A LOCAL restaurant chain has proven Brisbane is ready for a cashless society after operating successfully for more than two years accepting only credit and debit card payments.

Tim Johnson, owner of Corbett and Claude restaurants, estimates being cashless has cost him, on average, about two customers per day but the benefits far outweigh the negatives.

He said none of his restaurants require a safe or a float, there’s no need to count cash, do a “change run” to the bank, order coin bags or make daily deposits,

He said the decision to be cashless has saved him a small fortune and has helped prevent any discourse with employees over the takings not balancing.

“I spent over 20 years in hospitality and the amount of nights I spent counting and recounting cash at two in the morning to check its right and worrying about it was countless,” he told The Courier-Mail.

“There’s also the shadow of doubt across team members if you lose $100 in a day and have to ask where it went.

“It might have been an innocent mistake but you create a negative vibe just asking people about it, so there’s no need to worry about that and it just simplifies everything.”

Mr Johnson’s bold move was recently copied by Miss Bliss Whole Foods Kitchen when they opened a pop-up cafe in James St, Fortitude Valley, for six months.

Owner Jacqui Toumbas, on the recommendation of Mr Johnson, set-up Miss Bliss Pantry in James St as a cashless entity.

Only one person, “of the older generation”, abused a staff member because they couldn’t pay with cash.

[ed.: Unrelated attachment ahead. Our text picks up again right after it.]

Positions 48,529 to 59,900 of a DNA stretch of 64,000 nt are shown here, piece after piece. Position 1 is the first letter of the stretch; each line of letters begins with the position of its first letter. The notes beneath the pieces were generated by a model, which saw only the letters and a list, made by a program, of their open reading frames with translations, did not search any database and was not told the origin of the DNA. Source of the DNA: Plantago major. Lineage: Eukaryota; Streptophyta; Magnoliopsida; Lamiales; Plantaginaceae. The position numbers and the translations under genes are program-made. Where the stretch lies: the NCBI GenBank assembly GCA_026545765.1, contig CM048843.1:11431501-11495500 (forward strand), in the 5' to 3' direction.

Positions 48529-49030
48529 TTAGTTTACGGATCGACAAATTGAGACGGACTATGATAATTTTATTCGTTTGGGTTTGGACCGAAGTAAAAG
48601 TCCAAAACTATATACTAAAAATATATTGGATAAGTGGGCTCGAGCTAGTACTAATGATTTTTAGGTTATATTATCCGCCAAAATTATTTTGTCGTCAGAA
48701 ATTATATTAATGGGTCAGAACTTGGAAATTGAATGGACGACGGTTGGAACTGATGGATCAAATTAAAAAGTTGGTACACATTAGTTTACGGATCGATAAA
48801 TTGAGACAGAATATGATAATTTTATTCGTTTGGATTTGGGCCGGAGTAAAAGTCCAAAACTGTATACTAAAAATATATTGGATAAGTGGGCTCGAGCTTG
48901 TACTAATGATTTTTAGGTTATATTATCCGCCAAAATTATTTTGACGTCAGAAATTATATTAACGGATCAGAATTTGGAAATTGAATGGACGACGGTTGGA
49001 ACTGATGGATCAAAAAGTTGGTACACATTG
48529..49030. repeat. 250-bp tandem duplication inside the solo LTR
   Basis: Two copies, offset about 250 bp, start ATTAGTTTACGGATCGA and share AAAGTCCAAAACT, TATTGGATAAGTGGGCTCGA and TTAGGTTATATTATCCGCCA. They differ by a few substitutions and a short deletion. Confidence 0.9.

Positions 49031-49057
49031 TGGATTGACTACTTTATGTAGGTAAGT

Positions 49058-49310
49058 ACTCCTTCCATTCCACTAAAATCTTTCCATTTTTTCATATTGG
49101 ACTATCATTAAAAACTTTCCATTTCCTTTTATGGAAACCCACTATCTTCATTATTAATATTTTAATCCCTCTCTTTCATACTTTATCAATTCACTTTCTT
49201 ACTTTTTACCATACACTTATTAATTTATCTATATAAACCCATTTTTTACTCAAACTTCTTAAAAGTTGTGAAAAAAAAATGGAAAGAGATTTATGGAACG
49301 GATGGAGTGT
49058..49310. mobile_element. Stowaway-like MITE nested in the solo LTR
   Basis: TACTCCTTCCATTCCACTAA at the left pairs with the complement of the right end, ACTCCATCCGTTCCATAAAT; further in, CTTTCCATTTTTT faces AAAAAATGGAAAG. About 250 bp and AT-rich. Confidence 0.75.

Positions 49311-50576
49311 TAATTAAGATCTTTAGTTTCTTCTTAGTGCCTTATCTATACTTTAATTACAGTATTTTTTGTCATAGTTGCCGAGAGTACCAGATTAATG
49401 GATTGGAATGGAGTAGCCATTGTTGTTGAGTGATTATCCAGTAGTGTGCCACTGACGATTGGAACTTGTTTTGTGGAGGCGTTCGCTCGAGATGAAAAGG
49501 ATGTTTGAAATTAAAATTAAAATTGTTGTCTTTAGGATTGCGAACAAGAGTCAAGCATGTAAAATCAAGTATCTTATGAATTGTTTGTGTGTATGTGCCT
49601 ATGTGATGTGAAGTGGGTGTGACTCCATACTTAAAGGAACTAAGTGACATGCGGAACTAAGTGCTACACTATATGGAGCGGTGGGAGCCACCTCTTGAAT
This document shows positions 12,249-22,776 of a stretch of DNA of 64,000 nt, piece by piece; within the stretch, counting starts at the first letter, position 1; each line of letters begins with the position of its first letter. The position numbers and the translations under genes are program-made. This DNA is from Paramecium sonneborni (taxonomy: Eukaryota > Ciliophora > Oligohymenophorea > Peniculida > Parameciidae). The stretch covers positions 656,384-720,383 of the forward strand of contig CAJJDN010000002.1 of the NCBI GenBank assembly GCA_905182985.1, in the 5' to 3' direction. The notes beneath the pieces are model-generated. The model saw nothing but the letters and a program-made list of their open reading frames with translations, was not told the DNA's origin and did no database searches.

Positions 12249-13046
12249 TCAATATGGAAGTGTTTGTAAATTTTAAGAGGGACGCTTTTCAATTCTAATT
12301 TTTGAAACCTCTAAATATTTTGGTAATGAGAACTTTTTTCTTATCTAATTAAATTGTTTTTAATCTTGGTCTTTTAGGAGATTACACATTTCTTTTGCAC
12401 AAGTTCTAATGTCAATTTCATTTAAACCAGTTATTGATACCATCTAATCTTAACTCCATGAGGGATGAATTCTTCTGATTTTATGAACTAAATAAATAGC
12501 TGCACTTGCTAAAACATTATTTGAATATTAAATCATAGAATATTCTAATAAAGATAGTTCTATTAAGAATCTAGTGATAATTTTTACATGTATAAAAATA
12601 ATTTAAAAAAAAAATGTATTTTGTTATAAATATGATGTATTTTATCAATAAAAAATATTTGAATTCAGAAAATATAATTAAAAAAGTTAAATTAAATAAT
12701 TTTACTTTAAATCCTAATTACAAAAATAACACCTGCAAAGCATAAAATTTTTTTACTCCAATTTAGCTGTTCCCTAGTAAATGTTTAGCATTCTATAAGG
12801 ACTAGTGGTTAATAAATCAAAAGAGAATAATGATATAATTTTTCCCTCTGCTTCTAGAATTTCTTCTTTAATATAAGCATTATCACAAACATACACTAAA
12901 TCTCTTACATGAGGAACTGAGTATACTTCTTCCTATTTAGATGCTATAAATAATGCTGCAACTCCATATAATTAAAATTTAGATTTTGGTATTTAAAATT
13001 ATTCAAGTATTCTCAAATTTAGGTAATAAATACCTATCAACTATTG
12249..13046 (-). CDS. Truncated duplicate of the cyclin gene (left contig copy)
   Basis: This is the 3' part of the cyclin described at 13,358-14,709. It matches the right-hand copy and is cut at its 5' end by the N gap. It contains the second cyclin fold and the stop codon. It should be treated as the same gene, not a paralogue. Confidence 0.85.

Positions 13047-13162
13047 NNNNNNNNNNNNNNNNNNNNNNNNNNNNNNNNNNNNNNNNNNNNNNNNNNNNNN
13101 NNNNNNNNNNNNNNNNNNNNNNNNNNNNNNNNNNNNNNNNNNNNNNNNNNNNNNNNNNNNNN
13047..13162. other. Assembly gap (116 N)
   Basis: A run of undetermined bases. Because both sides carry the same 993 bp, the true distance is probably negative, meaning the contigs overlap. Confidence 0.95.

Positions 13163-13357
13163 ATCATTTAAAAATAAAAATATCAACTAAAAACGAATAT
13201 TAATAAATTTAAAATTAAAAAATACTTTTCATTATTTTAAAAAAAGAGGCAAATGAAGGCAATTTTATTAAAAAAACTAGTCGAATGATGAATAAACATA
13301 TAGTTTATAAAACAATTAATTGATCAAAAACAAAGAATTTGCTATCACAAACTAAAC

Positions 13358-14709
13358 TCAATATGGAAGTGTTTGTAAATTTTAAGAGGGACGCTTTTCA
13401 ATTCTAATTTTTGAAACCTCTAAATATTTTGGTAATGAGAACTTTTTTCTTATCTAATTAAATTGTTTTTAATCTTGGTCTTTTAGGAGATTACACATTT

“As a business owner, I thought it was great,” Ms Toumbas said.

“Some people were shocked at first and some of our customers got very used to it and accepted it, they thought it was a cool concept.

“It changed everything from a business owner’s point of view. Everything was so much easier and because it was a small business you’re not worrying about change and needing a safe.”

Since Mr Johnson opened his first restaurant at Indooroopilly Shopping Centre in 2015, he now has three more Corbett and Claude eateries, including one at Rhodes, north of Sydney, and two Comuna Cantina Mexican restaurants. They are all cashless.

He said any business owner planning to initiate a cashless system should choose their location wisely as some areas of Brisbane may be more accepting of a card-only restaurant than others.

“There’s no cash handling, so there’s no safe, no cash drawers and no labour wasted on counting or banking money and that saves about two hours a day,” he said.

“If you are going to open a cashless venue, you need to think about the style and location of the venue and the demographics of the area as well.”